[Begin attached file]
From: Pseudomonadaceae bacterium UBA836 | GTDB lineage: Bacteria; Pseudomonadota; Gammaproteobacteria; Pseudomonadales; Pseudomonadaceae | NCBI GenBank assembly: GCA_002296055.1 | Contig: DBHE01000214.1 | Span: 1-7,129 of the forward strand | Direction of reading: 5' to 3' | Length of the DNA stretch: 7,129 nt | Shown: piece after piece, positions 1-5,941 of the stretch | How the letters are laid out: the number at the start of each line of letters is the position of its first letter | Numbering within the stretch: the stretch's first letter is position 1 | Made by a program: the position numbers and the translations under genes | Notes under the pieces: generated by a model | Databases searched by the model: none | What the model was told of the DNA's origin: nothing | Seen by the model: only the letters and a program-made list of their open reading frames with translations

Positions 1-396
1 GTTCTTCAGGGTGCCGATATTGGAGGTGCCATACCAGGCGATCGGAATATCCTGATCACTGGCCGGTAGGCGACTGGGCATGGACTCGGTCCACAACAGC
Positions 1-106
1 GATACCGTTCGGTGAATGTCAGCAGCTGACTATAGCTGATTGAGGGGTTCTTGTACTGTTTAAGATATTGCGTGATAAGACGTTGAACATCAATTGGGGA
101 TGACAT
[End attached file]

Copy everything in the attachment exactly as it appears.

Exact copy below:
From: Pseudomonadaceae bacterium UBA836 | GTDB lineage: Bacteria; Pseudomonadota; Gammaproteobacteria; Pseudomonadales; Pseudomonadaceae | NCBI GenBank assembly: GCA_002296055.1 | Contig: DBHE01000214.1 | Span: 1-7,129 of the forward strand | Direction of reading: 5' to 3' | Length of the DNA stretch: 7,129 nt | Shown: piece after piece, positions 1-5,941 of the stretch | How the letters are laid out: the number at the start of each line of letters is the position of its first letter | Numbering within the stretch: the stretch's first letter is position 1 | Made by a program: the position numbers and the translations under genes | Notes under the pieces: generated by a model | Databases searched by the model: none | What the model was told of the DNA's origin: nothing | Seen by the model: only the letters and a program-made list of their open reading frames with translations

Positions 1-396
1 GTTCTTCAGGGTGCCGATATTGGAGGTGCCATACCAGGCGATCGGAATATCCTGATCACTGGCCGGTAGGCGACTGGGCATGGACTCGGTCCACAACAGC
Positions 1-106
1 GATACCGTTCGGTGAATGTCAGCAGCTGACTATAGCTGATTGAGGGGTTCTTGTACTGTTTAAGATATTGCGTGATAAGACGTTGAACATCAATTGGGGA
101 TGACAT